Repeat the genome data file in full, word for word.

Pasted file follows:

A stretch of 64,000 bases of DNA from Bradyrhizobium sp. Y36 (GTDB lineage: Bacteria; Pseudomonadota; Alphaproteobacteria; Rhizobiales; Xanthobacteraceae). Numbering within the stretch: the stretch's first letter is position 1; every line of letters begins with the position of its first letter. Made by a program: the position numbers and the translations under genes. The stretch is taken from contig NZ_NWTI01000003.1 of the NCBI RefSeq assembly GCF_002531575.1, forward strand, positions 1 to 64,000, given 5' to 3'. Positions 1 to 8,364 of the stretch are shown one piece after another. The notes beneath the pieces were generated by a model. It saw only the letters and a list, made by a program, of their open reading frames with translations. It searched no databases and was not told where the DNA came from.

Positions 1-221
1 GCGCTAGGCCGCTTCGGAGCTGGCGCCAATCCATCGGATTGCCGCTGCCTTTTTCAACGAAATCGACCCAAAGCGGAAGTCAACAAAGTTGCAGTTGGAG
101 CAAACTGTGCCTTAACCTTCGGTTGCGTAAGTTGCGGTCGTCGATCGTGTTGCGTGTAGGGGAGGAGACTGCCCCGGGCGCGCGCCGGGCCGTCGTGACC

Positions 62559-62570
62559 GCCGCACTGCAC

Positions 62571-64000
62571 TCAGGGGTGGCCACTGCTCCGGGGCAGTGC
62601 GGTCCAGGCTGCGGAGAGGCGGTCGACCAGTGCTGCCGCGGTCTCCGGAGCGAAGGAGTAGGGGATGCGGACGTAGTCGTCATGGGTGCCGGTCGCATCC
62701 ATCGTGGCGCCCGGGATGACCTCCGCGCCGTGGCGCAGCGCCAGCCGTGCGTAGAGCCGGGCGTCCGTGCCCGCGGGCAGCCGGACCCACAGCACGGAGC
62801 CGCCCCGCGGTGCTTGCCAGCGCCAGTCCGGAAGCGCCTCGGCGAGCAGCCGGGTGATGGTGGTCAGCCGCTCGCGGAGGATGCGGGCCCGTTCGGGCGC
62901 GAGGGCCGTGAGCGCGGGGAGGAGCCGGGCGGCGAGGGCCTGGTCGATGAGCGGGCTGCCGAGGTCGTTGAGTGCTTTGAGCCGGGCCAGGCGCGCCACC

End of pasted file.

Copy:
A stretch of 64,000 bases of DNA from Bradyrhizobium sp. Y36 (GTDB lineage: Bacteria; Pseudomonadota; Alphaproteobacteria; Rhizobiales; Xanthobacteraceae). Numbering within the stretch: the stretch's first letter is position 1; every line of letters begins with the position of its first letter. Made by a program: the position numbers and the translations under genes. The stretch is taken from contig NZ_NWTI01000003.1 of the NCBI RefSeq assembly GCF_002531575.1, forward strand, positions 1 to 64,000, given 5' to 3'. Positions 1 to 8,364 of the stretch are shown one piece after another. The notes beneath the pieces were generated by a model. It saw only the letters and a list, made by a program, of their open reading frames with translations. It searched no databases and was not told where the DNA came from.

Positions 1-221
1 GCGCTAGGCCGCTTCGGAGCTGGCGCCAATCCATCGGATTGCCGCTGCCTTTTTCAACGAAATCGACCCAAAGCGGAAGTCAACAAAGTTGCAGTTGGAG
101 CAAACTGTGCCTTAACCTTCGGTTGCGTAAGTTGCGGTCGTCGATCGTGTTGCGTGTAGGGGAGGAGACTGCCCCGGGCGCGCGCCGGGCCGTCGTGACC

Positions 62559-62570
62559 GCCGCACTGCAC

Positions 62571-64000
62571 TCAGGGGTGGCCACTGCTCCGGGGCAGTGC
62601 GGTCCAGGCTGCGGAGAGGCGGTCGACCAGTGCTGCCGCGGTCTCCGGAGCGAAGGAGTAGGGGATGCGGACGTAGTCGTCATGGGTGCCGGTCGCATCC
62701 ATCGTGGCGCCCGGGATGACCTCCGCGCCGTGGCGCAGCGCCAGCCGTGCGTAGAGCCGGGCGTCCGTGCCCGCGGGCAGCCGGACCCACAGCACGGAGC
62801 CGCCCCGCGGTGCTTGCCAGCGCCAGTCCGGAAGCGCCTCGGCGAGCAGCCGGGTGATGGTGGTCAGCCGCTCGCGGAGGATGCGGGCCCGTTCGGGCGC
62901 GAGGGCCGTGAGCGCGGGGAGGAGCCGGGCGGCGAGGGCCTGGTCGATGAGCGGGCTGCCGAGGTCGTTGAGTGCTTTGAGCCGGGCCAGGCGCGCCACC